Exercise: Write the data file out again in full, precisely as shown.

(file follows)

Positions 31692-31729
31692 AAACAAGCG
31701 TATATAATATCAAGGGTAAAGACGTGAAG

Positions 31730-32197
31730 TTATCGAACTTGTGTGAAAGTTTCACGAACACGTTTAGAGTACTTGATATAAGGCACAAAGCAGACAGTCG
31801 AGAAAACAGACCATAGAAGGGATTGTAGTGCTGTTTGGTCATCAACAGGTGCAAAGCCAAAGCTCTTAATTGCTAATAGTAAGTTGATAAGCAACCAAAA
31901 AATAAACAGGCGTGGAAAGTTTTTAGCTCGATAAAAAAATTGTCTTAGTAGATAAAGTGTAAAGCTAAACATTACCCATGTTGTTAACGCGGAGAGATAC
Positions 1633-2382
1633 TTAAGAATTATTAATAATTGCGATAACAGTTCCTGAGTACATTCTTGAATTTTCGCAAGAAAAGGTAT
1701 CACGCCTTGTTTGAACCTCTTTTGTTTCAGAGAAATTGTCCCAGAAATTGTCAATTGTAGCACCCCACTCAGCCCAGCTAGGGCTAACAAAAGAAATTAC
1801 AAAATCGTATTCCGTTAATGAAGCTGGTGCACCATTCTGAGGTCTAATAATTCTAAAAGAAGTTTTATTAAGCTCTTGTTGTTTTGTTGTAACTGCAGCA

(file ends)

Positions 31692-31729
31692 AAACAAGCG
31701 TATATAATATCAAGGGTAAAGACGTGAAG

Positions 31730-32197
31730 TTATCGAACTTGTGTGAAAGTTTCACGAACACGTTTAGAGTACTTGATATAAGGCACAAAGCAGACAGTCG
31801 AGAAAACAGACCATAGAAGGGATTGTAGTGCTGTTTGGTCATCAACAGGTGCAAAGCCAAAGCTCTTAATTGCTAATAGTAAGTTGATAAGCAACCAAAA
31901 AATAAACAGGCGTGGAAAGTTTTTAGCTCGATAAAAAAATTGTCTTAGTAGATAAAGTGTAAAGCTAAACATTACCCATGTTGTTAACGCGGAGAGATAC
Positions 1633-2382
1633 TTAAGAATTATTAATAATTGCGATAACAGTTCCTGAGTACATTCTTGAATTTTCGCAAGAAAAGGTAT
1701 CACGCCTTGTTTGAACCTCTTTTGTTTCAGAGAAATTGTCCCAGAAATTGTCAATTGTAGCACCCCACTCAGCCCAGCTAGGGCTAACAAAAGAAATTAC
1801 AAAATCGTATTCCGTTAATGAAGCTGGTGCACCATTCTGAGGTCTAATAATTCTAAAAGAAGTTTTATTAAGCTCTTGTTGTTTTGTTGTAACTGCAGCA